A new study suggests that simply swapping 10 sedentary minutes of your day for 10 minutes of activity -- and pretty much any kind of activity -- can help you live longer.
“When we compare people who exercise the same amount, those who sit less and move around more tend to live longer,” lead author Ezra Fishman of UPenn said in a statement.
The study, published in the journal Medicine & Science in Sports & Exercise, says small changes, even in already active people, can make a lasting impact. To measure the effects of physical activity, the researchers looked at around 3,000 adults, aged 50-79, who were part of the National Health and Nutrition Examination Survey conducted by the Centers for Disease Control.
Participants wore a highly sensitive activity tracker, called an accelerometer, which tracks activity by the minute, for one week. Researchers then followed the mortality rates of the participants for the next eight years.
The least active people were three times as likely to die during the follow-up period as moderately active people, and five times more likely than highly active people. And when we say activity, we're not necessarily talking about breaking a sweat or hitting the gym. Researchers say even simple activities like walking around the home, doing chores like washing dishes or even sweeping are better than sitting at a desk all day.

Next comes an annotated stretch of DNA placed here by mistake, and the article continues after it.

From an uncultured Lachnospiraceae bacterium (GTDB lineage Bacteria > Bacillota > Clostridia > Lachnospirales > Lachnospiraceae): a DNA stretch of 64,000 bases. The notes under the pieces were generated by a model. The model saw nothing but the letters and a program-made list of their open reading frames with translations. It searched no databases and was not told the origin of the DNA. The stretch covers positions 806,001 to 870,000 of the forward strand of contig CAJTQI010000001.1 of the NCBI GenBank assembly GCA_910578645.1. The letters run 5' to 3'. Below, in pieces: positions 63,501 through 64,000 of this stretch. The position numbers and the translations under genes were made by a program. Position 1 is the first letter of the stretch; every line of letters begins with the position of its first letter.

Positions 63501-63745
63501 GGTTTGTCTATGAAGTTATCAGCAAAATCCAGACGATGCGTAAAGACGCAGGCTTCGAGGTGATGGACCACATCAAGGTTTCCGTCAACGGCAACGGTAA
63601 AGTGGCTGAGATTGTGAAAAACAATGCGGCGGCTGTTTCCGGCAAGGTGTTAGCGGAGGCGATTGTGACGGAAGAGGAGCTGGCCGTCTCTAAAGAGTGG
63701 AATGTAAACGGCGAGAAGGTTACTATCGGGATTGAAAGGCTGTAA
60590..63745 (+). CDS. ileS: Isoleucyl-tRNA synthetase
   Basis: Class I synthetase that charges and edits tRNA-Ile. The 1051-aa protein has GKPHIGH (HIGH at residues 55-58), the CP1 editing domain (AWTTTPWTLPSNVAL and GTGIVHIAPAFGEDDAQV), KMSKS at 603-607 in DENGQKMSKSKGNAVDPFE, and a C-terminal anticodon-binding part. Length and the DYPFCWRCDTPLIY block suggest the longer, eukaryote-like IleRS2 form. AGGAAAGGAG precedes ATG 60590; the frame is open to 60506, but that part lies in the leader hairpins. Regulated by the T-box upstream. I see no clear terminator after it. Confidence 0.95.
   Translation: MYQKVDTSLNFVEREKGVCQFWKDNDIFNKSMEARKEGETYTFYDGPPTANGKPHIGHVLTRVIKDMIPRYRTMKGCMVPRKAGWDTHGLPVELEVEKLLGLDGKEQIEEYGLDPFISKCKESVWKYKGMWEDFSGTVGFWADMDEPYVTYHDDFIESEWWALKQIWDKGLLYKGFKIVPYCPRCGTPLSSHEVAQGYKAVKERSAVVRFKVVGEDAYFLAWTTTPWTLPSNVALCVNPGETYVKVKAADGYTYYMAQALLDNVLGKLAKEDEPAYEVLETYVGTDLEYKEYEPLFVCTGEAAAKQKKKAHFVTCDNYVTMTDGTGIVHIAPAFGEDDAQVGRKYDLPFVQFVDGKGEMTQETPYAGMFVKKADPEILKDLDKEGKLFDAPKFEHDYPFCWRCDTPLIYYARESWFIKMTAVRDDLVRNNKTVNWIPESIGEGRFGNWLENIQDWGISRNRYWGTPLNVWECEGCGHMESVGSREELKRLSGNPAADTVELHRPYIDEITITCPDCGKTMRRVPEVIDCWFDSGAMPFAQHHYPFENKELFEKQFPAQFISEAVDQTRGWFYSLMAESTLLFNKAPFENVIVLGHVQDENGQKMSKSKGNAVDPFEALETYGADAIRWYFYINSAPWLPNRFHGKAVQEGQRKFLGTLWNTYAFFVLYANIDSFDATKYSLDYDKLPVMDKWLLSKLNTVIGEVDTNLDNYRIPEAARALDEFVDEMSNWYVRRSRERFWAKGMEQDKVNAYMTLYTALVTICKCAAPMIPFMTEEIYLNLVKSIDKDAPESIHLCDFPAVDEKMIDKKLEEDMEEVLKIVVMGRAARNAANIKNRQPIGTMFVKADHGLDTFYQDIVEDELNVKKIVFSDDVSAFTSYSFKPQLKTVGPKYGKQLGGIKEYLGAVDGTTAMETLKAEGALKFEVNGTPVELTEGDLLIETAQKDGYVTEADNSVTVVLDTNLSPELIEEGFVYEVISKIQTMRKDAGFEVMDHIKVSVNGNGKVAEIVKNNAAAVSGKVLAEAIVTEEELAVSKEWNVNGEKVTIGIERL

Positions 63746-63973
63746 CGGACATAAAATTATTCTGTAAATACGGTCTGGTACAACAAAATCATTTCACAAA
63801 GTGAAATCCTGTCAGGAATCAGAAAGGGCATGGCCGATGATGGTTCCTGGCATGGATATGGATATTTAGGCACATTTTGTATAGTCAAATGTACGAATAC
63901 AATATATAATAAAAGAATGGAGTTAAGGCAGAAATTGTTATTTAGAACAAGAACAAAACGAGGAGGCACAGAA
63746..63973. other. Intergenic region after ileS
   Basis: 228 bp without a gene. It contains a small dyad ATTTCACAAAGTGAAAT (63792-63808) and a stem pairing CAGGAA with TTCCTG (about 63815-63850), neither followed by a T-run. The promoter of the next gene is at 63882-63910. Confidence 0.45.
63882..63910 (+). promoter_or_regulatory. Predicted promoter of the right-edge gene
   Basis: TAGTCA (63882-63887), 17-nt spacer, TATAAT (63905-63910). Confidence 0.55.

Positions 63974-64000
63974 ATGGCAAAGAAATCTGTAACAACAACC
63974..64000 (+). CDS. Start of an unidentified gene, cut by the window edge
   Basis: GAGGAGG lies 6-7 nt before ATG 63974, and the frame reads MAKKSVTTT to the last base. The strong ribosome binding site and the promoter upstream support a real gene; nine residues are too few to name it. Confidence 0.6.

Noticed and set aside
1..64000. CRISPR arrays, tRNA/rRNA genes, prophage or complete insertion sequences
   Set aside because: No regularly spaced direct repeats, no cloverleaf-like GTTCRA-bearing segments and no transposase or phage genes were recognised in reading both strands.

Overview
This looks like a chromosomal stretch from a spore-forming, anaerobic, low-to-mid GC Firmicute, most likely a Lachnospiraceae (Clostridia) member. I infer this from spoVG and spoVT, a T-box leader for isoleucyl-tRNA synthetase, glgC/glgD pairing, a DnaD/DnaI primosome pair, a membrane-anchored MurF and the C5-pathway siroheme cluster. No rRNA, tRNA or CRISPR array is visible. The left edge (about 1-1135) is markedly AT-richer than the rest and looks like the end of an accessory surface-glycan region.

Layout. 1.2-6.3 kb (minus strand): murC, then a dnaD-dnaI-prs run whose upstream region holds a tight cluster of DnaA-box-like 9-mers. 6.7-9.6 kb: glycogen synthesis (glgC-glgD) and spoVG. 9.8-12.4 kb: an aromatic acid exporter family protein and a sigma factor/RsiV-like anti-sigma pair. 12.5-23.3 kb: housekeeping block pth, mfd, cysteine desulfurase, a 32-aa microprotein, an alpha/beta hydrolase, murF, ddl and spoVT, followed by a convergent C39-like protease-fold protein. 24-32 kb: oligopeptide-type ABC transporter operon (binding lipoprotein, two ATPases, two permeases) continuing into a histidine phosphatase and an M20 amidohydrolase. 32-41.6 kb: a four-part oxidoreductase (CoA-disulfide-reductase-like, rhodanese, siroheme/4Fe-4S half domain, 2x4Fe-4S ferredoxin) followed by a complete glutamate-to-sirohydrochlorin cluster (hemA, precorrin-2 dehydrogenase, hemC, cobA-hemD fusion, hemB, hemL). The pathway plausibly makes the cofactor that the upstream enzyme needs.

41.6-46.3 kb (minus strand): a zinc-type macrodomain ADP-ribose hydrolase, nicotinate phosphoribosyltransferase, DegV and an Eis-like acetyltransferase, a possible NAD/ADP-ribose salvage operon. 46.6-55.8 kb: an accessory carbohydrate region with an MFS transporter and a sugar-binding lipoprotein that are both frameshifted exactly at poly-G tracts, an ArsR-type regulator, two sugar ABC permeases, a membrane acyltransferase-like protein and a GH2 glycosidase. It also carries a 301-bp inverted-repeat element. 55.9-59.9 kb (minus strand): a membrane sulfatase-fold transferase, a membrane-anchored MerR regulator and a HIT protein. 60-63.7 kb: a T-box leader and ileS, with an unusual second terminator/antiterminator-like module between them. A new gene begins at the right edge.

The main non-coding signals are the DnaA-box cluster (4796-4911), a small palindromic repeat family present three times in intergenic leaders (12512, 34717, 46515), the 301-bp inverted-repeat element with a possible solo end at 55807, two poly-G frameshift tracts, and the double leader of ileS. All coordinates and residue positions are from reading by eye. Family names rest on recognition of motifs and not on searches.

Though there's no magic number for how much activity you should have each day, per se, researchers say as little as 10 minutes can help make a difference.
"You didn’t have to even get a good sweat to experience the reduced likelihood of mortality,” Fishman said. “Activity doesn’t have to be especially vigorous to be beneficial. That’s the public health message.”
People with chronic conditions were not included in the study, to make sure the results weren't skewed, and researchers say their study is more accurate than similar findings. In self-reported studies, subjects can sometimes overestimate how active they really are, but with an accelerometer, there's less chance of errors.
There's a lot of research that backs up the claim that a sedentary lifestyle can be bad for your health. Besides contributing to obesity, diabetes and liver disease, sitting has also been shown to have negative effects on mental health, by increasing anxiety. Research suggests simply going to the gym to counter sitting all day isn't enough, and things like standing desks, walking breaks or even sitting on a yoga ball can help keep your body active and engaged.
Every little bit really does help.
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